When I was reading the resources for this week, I ran into Bonk’s (2009) description of Livescribe. The book described a product called “Pulse,” which apparently has gone the way of the dodo since 2009. There are a few other options now.
What Does It Do?
The Livescribe SmartPens allow you to write on special paper and record sound (on some versions) if you want then transmit the whole mess to a smartphone or computer. The program can then translate your hen-scratch into typed text that can be searched. For a writer who still indulges in writing with pen and paper sometimes, that is WAY too cool.
Being able to write and transfer to a computer is nifty, but how does that help the student? The Livescribe site is way ahead of the question. The company has a blog just for educational uses of the technology.
One possible use would be just taking notes. That sounds like a ridiculously simple thing to do with a smartpen, but I would probably burn through a huge amount of ink and paper using the thing right now. See, I work a full-time job as an optician, take online Master’s degree classes in Adult Education at Walden University, and work two contract jobs as an editor for a couple small presses. Time is at a premium, and I have to come up with some creative ways to get everything — including naps, cooking, and bird care — done in 168 hours per week. Whenever I work more than 6 hours at a time at work, I get an hour for lunch. It doesn’t take me more than 20 minutes to eat, so I spend the other 40 minutes (or the whole 60 minutes, depending on what lunch is that day) reading. I’d like to read my books for class, but if I take notes on paper, I have to then go home and transcribe into my computer. Being able to search my notes by keyword speeds up writing papers and really helps when I have to refer back to my notes two or three classes down the line. I can’t do a keyword search on paper notes. With a smartpen, I’d be able to take notes during lunch, move them to my computer more easily at home, and put my lunch time to better use so I can actually have spare time to write my next novel or short story.
Inevitably, two people listening to the same information and trying to take notes will record different things. For a face-to-face class, Nilson (2010) recommends allowing students to compare notes periodically in pairs or small groups to augment and correct information based on what they have.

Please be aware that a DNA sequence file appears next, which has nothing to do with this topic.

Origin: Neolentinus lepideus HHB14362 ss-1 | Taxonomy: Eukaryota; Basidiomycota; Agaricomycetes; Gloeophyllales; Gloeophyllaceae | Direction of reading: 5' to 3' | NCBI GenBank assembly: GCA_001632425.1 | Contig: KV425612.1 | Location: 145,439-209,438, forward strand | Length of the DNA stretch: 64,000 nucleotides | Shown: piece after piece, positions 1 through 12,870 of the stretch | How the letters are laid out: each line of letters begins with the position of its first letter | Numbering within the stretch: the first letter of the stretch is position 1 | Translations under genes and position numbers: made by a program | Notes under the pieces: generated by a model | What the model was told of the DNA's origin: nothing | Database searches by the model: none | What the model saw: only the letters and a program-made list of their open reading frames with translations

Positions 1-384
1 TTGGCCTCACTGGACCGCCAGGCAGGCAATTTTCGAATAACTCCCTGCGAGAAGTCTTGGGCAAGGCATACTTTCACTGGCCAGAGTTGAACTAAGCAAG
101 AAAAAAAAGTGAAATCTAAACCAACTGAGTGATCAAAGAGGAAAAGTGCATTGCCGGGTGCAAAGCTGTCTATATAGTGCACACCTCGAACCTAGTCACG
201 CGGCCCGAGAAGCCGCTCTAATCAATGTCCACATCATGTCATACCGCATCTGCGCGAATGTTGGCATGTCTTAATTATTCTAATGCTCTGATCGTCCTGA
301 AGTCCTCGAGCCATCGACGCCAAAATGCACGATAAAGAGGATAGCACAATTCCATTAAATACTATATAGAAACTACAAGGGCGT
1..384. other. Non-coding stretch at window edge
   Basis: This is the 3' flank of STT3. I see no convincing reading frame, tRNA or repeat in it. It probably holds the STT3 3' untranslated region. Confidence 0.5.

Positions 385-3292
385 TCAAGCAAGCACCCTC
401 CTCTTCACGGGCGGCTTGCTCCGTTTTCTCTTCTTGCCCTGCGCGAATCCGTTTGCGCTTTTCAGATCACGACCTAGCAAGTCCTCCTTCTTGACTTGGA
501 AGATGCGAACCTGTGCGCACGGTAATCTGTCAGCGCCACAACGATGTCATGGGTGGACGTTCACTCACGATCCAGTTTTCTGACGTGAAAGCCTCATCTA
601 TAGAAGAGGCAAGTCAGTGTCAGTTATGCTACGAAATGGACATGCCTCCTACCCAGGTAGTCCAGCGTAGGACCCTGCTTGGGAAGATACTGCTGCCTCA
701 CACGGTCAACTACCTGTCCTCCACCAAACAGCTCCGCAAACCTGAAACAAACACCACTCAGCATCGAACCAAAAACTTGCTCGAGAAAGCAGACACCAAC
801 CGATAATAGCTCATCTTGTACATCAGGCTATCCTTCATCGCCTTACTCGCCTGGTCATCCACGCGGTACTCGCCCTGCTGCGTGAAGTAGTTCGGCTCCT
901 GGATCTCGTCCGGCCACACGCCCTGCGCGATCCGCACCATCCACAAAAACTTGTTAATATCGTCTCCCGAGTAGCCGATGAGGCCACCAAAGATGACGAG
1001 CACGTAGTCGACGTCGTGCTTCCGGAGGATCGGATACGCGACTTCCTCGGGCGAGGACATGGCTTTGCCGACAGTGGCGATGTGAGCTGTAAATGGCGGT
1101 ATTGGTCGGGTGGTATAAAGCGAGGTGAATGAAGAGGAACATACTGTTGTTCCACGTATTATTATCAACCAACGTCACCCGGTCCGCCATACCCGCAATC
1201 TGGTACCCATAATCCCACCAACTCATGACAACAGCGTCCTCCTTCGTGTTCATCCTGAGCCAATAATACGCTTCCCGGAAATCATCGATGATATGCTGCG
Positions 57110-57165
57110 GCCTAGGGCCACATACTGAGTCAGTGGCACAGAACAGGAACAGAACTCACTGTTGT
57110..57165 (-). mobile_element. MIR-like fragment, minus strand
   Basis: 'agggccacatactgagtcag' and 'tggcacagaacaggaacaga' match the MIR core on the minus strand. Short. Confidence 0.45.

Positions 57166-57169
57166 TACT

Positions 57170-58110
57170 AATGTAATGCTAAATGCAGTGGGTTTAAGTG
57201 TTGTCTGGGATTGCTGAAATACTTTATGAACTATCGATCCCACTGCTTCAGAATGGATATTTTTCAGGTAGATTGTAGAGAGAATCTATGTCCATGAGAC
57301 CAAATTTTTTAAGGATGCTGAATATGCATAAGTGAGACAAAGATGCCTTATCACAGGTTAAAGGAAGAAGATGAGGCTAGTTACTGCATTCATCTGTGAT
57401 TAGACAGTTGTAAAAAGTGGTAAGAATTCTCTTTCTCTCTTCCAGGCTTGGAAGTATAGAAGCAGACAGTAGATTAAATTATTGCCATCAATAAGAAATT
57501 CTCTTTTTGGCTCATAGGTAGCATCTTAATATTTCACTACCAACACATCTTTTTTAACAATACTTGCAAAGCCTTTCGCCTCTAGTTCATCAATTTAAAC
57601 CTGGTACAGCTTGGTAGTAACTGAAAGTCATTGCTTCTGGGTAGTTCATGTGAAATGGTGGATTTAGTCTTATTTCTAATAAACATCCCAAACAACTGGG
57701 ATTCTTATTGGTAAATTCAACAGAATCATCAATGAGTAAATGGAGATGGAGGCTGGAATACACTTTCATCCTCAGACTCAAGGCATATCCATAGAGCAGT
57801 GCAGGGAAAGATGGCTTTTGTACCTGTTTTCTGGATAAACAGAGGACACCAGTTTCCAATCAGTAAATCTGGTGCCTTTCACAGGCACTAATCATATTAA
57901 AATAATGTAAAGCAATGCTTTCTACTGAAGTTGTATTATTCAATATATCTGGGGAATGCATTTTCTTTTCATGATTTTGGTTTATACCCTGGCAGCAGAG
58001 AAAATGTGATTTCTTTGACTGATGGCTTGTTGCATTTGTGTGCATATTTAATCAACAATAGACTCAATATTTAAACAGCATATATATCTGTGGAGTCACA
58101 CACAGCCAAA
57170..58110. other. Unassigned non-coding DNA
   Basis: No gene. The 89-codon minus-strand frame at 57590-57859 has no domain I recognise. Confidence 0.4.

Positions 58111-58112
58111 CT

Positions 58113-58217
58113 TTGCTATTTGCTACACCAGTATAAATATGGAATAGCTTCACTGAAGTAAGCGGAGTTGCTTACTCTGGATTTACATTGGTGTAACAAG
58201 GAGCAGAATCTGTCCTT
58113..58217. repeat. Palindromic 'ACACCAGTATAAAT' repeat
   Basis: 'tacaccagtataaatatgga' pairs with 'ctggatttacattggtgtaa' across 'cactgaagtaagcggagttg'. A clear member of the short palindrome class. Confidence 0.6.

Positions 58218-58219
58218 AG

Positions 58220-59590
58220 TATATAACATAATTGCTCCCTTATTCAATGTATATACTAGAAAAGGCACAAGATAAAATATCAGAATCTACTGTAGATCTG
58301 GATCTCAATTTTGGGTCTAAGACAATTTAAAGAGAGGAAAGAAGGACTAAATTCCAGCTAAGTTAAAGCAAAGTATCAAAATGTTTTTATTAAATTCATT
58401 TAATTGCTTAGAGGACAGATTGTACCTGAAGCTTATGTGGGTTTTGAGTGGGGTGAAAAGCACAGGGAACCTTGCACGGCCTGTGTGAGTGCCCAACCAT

Using a smartpen, students could transfer their notes to their group’s smartphones and computers or take handwritten notes, translate them into text and send them on to the group. That way, everyone has a copy to look at while they’re discussing the differences between the various note-takers.
A smartpen could also make catching up easier when students are out sick. If the smartpen has the recording function, parts of the discussion could be recorded and played back.
Just a High Tech Toy?
So what about it? Is this just some rich kid’s toy? Is it really a useful device? There are low tech or alternate options for all the possible uses. I could take my iPad to work with me and type my notes into an email that I send to myself then simply copy and paste into a word document, but finding a quiet place to prop up my iPad and books would be tricky. A student returning after an illness can just make a photocopy of someone’s notes. Sure, there are options, but technically speaking, a ballpoint pen is just a higher tech version of quill and ink.
Bonk, C. J. (2009). The world is open: How web technology is revolutionizing education. San Francisco, CA: Jossey-Bass.
Nilson, L. B. (2010). Teaching at its best: A research-based resource for college instructors (3rd ed.). San Francisco, CA: Jossey-Bass.